Early career Edit

In 1940, Miller married Mary Grace Slattery. [24] The couple had two children, Jane (born September 7, 1944) and Robert (born May 31, 1947). Miller was exempted from military service during World War II because of a high school football injury to his left kneecap. [15] In 1944 Miller's first play was produced The Man Who Had All the Luck and won the Theatre Guild's National Award. [25] The play closed after four performances with disastrous reviews. [26]

In 1947, Miller's play All My Sons, the writing of which had commenced in 1941, was a success on Broadway (earning him his first Tony Award, for Best Author) and his reputation as a playwright was established. [27] Years later, in a 1994 interview with Ron Rifkin, Miller said that most contemporary critics regarded All My Sons as "a very depressing play in a time of great optimism" and that positive reviews from Brooks Atkinson of The New York Times had saved it from failure. [28]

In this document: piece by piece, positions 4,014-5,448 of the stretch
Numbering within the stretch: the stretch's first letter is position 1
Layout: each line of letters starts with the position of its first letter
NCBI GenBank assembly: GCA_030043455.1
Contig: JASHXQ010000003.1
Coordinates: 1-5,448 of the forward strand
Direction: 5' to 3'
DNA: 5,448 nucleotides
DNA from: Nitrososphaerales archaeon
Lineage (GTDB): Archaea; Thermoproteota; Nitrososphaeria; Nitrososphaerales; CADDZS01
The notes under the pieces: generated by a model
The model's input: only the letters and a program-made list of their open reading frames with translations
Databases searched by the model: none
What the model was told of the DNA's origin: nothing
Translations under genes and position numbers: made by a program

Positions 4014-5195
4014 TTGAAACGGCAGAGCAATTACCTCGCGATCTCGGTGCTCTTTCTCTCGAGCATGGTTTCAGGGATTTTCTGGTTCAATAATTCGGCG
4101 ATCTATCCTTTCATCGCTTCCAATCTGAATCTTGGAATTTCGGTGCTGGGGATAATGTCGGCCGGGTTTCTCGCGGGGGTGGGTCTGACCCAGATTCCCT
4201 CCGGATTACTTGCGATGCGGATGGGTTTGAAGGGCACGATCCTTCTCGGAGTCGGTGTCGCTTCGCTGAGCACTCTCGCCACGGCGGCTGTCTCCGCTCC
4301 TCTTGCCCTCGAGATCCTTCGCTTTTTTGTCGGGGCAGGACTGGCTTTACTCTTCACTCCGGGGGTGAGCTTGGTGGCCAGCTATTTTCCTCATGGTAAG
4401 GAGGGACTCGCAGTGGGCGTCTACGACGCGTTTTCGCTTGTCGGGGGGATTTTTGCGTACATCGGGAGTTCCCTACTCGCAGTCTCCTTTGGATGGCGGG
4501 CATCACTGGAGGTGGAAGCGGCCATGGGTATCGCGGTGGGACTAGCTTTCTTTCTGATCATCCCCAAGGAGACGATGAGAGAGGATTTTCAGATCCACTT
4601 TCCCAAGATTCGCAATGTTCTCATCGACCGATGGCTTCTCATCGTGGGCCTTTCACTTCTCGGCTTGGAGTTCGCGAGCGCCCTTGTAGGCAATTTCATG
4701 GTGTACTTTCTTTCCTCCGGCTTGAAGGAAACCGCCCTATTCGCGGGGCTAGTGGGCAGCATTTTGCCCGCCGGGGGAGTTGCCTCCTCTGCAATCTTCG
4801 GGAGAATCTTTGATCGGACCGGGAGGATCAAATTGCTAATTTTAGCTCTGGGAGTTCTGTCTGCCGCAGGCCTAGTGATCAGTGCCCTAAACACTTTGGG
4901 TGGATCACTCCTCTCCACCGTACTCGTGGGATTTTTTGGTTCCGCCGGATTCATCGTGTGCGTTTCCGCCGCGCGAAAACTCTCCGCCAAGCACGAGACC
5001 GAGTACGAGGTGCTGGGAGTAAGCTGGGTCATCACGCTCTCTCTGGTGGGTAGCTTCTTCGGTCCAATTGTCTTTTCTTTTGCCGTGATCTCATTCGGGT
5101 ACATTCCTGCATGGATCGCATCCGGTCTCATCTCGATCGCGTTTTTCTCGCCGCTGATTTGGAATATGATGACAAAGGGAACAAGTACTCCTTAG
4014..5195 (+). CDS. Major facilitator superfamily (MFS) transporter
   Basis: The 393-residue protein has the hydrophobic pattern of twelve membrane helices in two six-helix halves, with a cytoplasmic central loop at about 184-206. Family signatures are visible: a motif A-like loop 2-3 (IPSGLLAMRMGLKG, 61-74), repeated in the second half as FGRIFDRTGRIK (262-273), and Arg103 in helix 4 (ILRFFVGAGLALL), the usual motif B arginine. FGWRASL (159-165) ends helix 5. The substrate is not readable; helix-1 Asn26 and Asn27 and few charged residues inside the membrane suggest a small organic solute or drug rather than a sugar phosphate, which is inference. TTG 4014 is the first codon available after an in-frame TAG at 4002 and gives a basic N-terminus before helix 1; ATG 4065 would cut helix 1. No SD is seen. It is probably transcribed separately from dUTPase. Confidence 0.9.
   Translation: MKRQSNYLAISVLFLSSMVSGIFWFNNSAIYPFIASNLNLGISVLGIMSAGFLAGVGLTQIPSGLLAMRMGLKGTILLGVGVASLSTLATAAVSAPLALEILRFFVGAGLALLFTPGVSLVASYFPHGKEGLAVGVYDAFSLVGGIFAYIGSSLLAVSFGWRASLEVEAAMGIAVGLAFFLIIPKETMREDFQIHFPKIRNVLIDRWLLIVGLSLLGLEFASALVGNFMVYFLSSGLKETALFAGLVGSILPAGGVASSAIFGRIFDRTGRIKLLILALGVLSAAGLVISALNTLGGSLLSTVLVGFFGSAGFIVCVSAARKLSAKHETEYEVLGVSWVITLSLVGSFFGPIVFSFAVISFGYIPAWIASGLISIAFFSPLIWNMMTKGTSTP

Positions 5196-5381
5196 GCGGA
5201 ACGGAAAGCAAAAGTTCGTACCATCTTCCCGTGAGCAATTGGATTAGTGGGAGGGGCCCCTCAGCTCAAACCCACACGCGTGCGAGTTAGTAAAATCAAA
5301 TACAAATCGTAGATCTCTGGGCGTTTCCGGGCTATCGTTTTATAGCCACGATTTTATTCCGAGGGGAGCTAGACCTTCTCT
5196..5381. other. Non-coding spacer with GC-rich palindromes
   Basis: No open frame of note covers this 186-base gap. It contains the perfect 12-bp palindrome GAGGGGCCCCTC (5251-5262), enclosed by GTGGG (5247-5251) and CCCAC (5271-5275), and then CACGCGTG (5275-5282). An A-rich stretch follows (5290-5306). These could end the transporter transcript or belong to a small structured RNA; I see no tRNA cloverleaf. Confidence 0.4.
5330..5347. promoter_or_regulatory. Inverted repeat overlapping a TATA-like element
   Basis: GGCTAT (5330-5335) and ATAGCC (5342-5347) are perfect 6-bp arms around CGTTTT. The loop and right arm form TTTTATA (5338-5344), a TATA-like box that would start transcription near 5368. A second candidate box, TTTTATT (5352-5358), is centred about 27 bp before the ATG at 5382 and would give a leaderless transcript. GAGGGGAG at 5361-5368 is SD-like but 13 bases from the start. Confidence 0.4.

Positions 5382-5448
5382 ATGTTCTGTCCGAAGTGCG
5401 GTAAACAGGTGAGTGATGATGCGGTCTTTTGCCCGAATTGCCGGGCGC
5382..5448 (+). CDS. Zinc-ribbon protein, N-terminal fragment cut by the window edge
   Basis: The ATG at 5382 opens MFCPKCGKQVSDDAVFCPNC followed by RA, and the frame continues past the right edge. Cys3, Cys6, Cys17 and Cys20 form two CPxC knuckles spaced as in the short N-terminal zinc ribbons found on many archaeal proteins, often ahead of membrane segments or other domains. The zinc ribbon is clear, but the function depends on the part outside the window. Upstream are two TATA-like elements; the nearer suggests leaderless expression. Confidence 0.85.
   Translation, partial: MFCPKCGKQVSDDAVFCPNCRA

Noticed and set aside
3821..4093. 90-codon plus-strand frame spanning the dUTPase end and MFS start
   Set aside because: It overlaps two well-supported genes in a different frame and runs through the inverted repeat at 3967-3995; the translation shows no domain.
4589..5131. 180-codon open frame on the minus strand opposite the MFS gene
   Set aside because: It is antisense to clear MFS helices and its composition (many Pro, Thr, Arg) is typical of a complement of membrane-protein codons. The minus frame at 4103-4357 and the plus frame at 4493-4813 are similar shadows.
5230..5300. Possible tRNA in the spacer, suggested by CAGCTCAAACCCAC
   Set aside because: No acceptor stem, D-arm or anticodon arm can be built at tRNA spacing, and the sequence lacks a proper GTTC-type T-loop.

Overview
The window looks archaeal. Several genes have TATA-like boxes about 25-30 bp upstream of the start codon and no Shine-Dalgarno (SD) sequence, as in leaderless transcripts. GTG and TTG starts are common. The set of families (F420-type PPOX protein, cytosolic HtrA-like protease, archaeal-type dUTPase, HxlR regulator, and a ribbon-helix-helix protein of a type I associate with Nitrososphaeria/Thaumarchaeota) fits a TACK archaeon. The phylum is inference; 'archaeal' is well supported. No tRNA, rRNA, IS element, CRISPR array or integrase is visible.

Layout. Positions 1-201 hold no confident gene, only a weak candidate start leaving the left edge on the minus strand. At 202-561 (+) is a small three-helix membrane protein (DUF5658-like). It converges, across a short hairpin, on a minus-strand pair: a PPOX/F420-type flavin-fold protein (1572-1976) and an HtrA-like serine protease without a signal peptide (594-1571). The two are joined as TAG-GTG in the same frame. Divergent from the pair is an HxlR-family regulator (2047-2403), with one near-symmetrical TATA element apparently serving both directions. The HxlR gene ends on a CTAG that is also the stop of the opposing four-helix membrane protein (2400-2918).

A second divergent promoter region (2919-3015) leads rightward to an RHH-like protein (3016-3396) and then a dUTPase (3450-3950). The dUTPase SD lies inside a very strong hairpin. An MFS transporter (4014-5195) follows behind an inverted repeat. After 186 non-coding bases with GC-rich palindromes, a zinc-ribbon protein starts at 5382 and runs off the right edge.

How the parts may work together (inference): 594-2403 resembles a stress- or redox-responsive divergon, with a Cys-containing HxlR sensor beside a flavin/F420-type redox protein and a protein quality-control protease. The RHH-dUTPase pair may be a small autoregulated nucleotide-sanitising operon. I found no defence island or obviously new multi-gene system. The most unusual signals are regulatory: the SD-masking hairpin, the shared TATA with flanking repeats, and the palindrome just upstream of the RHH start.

In 1948, Miller built a small studio in Roxbury, Connecticut. There, in less than a day, he wrote Act I of Death of a Salesman. Within six weeks, he completed the rest of the play, [19] one of the classics of world theater. [15] [29] Death of a Salesman premiered on Broadway on February 10, 1949, at the Morosco Theatre, directed by Elia Kazan, and starring Lee J. Cobb as Willy Loman, Mildred Dunnock as Linda, Arthur Kennedy as Biff, and Cameron Mitchell as Happy. The play was commercially successful and critically acclaimed, winning a Tony Award for Best Author, the New York Drama Circle Critics' Award, and the Pulitzer Prize for Drama. It was the first play to win all three of these major awards. The play was performed 742 times. [15]

In 1949, Miller exchanged letters with Eugene O'Neill regarding Miller's production of All My Sons. O'Neill had sent Miller a congratulatory telegram in response, he wrote a letter that consisted of a few paragraphs detailing his gratitude for the telegram, apologizing for not responding earlier, and inviting Eugene to the opening of Death of a Salesman. O'Neill replied, accepting the apology, but declining the invitation, explaining that his Parkinson's disease made it difficult to travel. He ended the letter with an invitation to Boston, a trip that never occurred. [30]